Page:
At 9am on Thursday Feb. 3, I joined nine other students from associate professor Seth Gitner’s one-credit, introductory-level “Photography for the Media” class on an adventure. We packed up two SUVs with our camera gear and luggage and set off on our four-hour trip up to Lake Placid, where we would be the photography staff for the 2022 Empire State Winter Games (ESWG).
I signed up for the one-credit course hoping to learn more about photography. Being a graduate student in the magazine, news and digital journalism (MND) program, my focus has been mostly on writing and reporting, but I have recently been leaning more toward design work. For this reason, I wanted to learn how to capture stories visually as well as through writing and reporting.
After one week of class, Professor Gitner planned a weekend workshop, which would give all of us—some undergraduates, some graduate students—a chance to do real work. All I knew was this: SONY was sponsoring the gear; it was going to be colder than anything I’ve experienced before (I’m from Johannesburg, South Africa); and the rest, Professor Gitner said, we’d figure out.
Upon arrival, we were given a half-hour training in basic camera techniques. Our group was led by two former Newhouse students, Lenny Christopher and Todd Michalek G’21, who were pivotal to the lessons we learned over the weekend.
With our media passes, we were allowed to shoot from all angles. I stood in front of the arch, shooting everything, just in case. The other students stationed themselves in various spots around the outdoor space to get shots of the crowd, the athletes and the torch-carrier traveling on a dog-driven bobsled. Finally competitive figure skater and ESWG’s Athlete of the Year, Amanda Demmerle, lit the cauldron, signaling the start of the Games.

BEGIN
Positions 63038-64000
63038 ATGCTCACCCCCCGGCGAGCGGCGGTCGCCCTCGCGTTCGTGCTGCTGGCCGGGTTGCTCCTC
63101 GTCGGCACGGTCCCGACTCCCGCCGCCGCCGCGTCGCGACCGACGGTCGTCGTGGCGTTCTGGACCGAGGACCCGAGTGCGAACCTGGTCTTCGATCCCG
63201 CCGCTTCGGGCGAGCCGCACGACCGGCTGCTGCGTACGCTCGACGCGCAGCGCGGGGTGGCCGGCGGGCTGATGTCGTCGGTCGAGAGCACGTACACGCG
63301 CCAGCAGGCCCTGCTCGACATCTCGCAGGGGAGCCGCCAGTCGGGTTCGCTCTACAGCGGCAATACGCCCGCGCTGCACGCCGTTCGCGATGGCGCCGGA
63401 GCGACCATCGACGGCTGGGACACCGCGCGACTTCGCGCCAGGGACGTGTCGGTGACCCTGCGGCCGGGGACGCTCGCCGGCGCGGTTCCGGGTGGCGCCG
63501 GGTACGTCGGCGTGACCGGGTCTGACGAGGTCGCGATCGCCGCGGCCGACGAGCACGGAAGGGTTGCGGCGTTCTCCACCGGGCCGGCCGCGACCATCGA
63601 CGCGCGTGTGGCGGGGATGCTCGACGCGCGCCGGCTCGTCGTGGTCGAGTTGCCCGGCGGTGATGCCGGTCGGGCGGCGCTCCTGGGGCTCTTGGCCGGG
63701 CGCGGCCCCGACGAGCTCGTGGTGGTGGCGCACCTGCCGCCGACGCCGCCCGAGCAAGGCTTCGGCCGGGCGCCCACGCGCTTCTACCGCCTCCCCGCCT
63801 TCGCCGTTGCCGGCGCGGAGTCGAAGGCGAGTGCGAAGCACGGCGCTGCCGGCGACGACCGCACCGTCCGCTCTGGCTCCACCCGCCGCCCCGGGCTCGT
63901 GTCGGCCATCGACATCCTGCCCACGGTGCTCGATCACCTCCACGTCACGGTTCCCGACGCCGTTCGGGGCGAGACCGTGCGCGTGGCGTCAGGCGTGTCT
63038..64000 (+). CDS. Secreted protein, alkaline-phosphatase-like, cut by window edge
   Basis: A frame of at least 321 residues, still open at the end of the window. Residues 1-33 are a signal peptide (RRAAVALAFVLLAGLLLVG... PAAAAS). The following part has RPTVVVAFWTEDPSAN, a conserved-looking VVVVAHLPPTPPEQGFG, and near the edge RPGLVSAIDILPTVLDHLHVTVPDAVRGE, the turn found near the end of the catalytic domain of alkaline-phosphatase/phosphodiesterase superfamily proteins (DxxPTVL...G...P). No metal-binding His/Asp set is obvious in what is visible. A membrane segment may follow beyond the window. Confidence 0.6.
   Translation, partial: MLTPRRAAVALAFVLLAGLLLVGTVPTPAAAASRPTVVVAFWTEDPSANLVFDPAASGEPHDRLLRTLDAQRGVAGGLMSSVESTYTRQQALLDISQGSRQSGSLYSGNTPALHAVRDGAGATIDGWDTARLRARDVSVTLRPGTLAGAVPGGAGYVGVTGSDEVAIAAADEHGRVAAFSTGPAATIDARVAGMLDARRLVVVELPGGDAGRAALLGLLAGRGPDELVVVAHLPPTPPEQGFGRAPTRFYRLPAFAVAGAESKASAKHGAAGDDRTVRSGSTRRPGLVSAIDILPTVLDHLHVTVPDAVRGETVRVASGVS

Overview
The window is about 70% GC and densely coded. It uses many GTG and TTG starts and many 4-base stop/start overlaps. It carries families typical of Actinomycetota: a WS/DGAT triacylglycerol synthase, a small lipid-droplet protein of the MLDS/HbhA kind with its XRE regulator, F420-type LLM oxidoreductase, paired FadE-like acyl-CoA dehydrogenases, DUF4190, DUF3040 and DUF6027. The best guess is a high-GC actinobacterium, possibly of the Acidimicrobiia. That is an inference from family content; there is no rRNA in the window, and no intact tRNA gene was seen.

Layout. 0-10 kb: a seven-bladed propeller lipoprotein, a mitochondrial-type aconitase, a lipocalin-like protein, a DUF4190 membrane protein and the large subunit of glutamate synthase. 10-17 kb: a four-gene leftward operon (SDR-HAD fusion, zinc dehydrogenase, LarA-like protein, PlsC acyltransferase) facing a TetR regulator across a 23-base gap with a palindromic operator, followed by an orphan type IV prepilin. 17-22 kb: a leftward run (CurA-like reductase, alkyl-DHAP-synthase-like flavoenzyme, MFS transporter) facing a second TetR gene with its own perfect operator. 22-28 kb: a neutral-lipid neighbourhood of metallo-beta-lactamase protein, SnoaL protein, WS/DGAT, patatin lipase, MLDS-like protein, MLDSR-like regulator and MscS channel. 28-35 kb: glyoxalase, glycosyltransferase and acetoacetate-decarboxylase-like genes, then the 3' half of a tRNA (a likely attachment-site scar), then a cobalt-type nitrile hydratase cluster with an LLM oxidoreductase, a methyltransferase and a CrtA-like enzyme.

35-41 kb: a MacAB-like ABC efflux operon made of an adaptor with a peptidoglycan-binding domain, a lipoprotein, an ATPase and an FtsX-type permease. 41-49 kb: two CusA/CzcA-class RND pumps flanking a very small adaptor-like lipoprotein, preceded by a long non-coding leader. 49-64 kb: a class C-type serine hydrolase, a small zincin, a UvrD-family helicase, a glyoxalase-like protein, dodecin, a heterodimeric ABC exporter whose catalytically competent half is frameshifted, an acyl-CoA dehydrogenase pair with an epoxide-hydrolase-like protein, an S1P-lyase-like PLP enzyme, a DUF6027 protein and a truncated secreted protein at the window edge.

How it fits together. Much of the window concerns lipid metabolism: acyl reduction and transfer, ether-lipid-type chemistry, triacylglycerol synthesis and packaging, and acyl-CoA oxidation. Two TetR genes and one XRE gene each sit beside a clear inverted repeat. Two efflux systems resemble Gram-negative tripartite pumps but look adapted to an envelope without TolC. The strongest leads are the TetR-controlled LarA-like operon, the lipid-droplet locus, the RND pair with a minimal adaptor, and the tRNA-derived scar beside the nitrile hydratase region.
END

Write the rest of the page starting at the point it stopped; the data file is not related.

Toluwanimi Fajolu, a sophomore in MND, was the winner of the evening, shooting a brilliant moment when the cauldron was lit with the multi-colored lights and electric atmosphere around the event. She was the first of us to have her photo published, which ran in a number of media outlets including Syracuse.com.
After the opening ceremonies, the ten of us went to a sponsored dinner. We were no longer strangers, but friends bonded in the excitement and panic facing a challenge we weren’t sure we could meet. To our own astonishment, we each took photos we were proud of and couldn’t wait to select our sporting events for the next day.
We were spoiled for choice. Some of the indoor competitions included adaptive sled hockey, ice hockey, figure skating and synchronized figure skating. Outside in the blizzards were ski jumping, biathlon, cross country, winter biking and more. The freedom and the desire to come through with some spectacular shots made for an incredible learning experience. Christopher, Michalek and Gitner moved between events to keep a close eye on each of us and assist if there were crises, but otherwise, we were free to enjoy our experience as photographers.
Between each event, we would gather at headquarters—a space provided by the ESWG staff in the Olympic Center to edit, caption and submit our photos to professor of practice Jon Glass who would upload our photos to the ESWG website where media outlets could access them for use in their stories, and fans could check them out for fun.
By the final day, we were sad to leave. The frantic experience of capturing the games was exhausting, but also incredible fun; we didn’t want the time to end.
Being thrown in the deep end turned out to be a great way for us all to find confidence in our work. As Professor Gitner reminded us, the real-world experience is “figuring it out as you go” a lot of the time. Not everything outside of Newhouse is going to be as structured as a classroom; Gitner wanted to focus his class on real experience. For the remainder of the semester, our focus will be on assisting publications around Central New York with photography and working towards having our shots published.
I’m very appreciative of this hands-on approach to the class structure and believe that this experience has allowed each of us to finally say, with confidence, that we are on our way to becoming professional photographers.
Jamey Bulloch is a graduate student in the magazine, news and digital journalism program at the Newhouse School.